Jennifer LeClaire is news editor at Charisma. She is also the author of several books, including The Spiritual Warrior’s Guide to Defeating Jezebel. You can email Jennifer at or visit her website hereYou can also join Jennifer on Facebook or follow her on Twitter.



Reflection by  The Most Rev Msgr William Goh Archbishop of Singapore
07 JULY 2016, Thursday, 14th Week in Ordinary Time

SCRIPTURE READINGS: [ HOS 11:1-4. 8-9; MT 10:7-15  ]

What is the greatest obstacle to the Church and her mission today?  It is secularization.  This is such an insidious trend because it is not just excluding God from public life but it is also an onslaught on the very core of the Church, her own members.  As a consequence, many are losing faith in God.  With a weakening faith, we also have a faint sense and urgency of mission.

Yet there is a glimpse of hope in the midst of the dark shadows of our current time.  The hunger and thirst for meaning, everlasting love and authentic life in the secularized world create a great opportunity for us in the work of the New Evangelization.  As Pope Emeritus Benedict remarked, “Not only is there physical hunger, there is also a more profound hunger which only God can satisfy. Man in the third millennium also seeks an authentic and full life; he needs truth, profound freedom and gratuitous love. Even in the deserts of the secularised world man’s soul thirsts for God, for the living God”.  Ironically what appears to be our greatest threat is also the springboard for a renewed evangelization.  How is that so?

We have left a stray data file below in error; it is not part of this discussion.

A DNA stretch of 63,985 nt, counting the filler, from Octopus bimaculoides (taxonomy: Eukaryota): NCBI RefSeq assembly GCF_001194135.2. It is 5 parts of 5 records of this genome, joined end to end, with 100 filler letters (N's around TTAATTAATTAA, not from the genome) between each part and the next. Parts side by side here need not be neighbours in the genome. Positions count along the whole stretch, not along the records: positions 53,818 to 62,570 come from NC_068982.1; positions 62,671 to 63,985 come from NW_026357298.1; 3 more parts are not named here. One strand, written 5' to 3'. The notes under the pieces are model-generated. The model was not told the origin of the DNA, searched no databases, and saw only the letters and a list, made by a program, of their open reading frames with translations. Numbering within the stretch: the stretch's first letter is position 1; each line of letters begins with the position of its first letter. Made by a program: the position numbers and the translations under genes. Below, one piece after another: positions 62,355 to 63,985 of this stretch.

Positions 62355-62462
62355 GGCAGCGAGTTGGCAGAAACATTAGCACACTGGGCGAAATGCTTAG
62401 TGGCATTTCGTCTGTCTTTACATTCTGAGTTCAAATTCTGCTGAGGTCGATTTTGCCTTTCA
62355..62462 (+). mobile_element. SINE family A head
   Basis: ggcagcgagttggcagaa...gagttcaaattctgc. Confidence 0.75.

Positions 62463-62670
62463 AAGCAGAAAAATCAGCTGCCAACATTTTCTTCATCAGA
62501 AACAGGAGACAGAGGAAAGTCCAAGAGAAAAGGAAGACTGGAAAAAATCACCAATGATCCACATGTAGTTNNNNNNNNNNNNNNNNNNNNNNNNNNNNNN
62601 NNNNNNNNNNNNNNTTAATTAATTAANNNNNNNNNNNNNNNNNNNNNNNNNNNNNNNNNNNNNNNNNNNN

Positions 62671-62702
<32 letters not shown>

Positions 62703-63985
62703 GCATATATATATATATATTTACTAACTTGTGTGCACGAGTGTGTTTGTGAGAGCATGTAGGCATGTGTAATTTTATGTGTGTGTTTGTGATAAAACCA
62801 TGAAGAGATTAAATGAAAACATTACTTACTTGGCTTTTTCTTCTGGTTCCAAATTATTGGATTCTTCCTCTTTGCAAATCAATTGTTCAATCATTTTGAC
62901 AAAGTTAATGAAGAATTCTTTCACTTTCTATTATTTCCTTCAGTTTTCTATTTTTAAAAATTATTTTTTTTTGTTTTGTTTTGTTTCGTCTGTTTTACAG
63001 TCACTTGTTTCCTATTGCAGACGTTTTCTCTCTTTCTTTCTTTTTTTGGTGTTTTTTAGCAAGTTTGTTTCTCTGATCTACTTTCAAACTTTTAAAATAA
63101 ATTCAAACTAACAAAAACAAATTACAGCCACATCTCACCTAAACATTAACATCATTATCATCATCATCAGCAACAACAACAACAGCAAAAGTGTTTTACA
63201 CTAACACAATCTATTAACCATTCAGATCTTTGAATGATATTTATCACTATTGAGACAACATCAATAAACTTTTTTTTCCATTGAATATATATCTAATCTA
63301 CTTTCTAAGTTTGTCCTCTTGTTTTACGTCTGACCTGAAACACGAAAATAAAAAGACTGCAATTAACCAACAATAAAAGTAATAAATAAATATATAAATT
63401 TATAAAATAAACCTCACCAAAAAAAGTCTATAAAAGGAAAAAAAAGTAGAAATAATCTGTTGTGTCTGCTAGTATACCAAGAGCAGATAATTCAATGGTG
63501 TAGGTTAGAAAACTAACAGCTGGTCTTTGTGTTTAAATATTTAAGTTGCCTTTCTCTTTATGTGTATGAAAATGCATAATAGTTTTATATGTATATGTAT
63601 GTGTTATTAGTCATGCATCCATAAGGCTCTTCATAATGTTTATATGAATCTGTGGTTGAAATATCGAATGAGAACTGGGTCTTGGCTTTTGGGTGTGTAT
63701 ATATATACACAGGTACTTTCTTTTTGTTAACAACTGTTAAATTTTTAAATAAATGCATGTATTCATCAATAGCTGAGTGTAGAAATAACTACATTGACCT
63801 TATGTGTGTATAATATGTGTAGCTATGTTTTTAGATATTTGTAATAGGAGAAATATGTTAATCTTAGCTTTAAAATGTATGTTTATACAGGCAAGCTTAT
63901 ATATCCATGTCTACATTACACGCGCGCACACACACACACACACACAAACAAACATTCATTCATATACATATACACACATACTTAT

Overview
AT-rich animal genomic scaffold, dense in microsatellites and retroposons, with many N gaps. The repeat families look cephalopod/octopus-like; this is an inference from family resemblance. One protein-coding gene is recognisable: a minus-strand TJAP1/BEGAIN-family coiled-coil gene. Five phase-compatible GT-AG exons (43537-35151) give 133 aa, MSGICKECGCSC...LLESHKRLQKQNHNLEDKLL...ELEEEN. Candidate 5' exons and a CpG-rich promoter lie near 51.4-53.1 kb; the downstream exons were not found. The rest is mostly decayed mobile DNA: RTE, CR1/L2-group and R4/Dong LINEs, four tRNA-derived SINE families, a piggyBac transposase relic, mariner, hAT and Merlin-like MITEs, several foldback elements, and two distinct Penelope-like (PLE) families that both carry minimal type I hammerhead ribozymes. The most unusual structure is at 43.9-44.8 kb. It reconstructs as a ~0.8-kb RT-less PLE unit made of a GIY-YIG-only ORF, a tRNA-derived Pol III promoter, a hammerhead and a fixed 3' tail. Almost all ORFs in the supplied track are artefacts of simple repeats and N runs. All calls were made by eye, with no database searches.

We must first begin by inquiring into the rise of secularization.  The first factor is the experience of the absence of God.  In a world of technology where God is relied upon less and less to solve the problems of the world, God has become redundant in our lives.  So much so, His existence and presence is no longer needed or felt.  He is not seen or spoken of.  In the hearts of many, God is dead.

Secondly, even if one were to admit that He exists; He is deemed to be distant and cannot do much for us.  In the face of global catastrophes, or even in our own personal tragedies, this God seems helpless and indifferent.  He does not appear to love us; He cannot hear our prayers or does not answer them.  What, then, would be the necessary elements for a renewed evangelization?

Firstly, we need to establish the Lordship of Christ.   That is what Jesus asked of us when He instructed the Twelve as follows: “As you go, proclaim that the kingdom of heaven is close at hand.”  To claim that the reign of God is here, it means to declare our faith that God is still present in the world and that in spite of all contradictions, He is very much in charge of the world and nothing will destroy His plan of salvation for humanity and the cosmos.  Proclaiming the Lordship of Christ is the antidote to a world where God is banished from public life.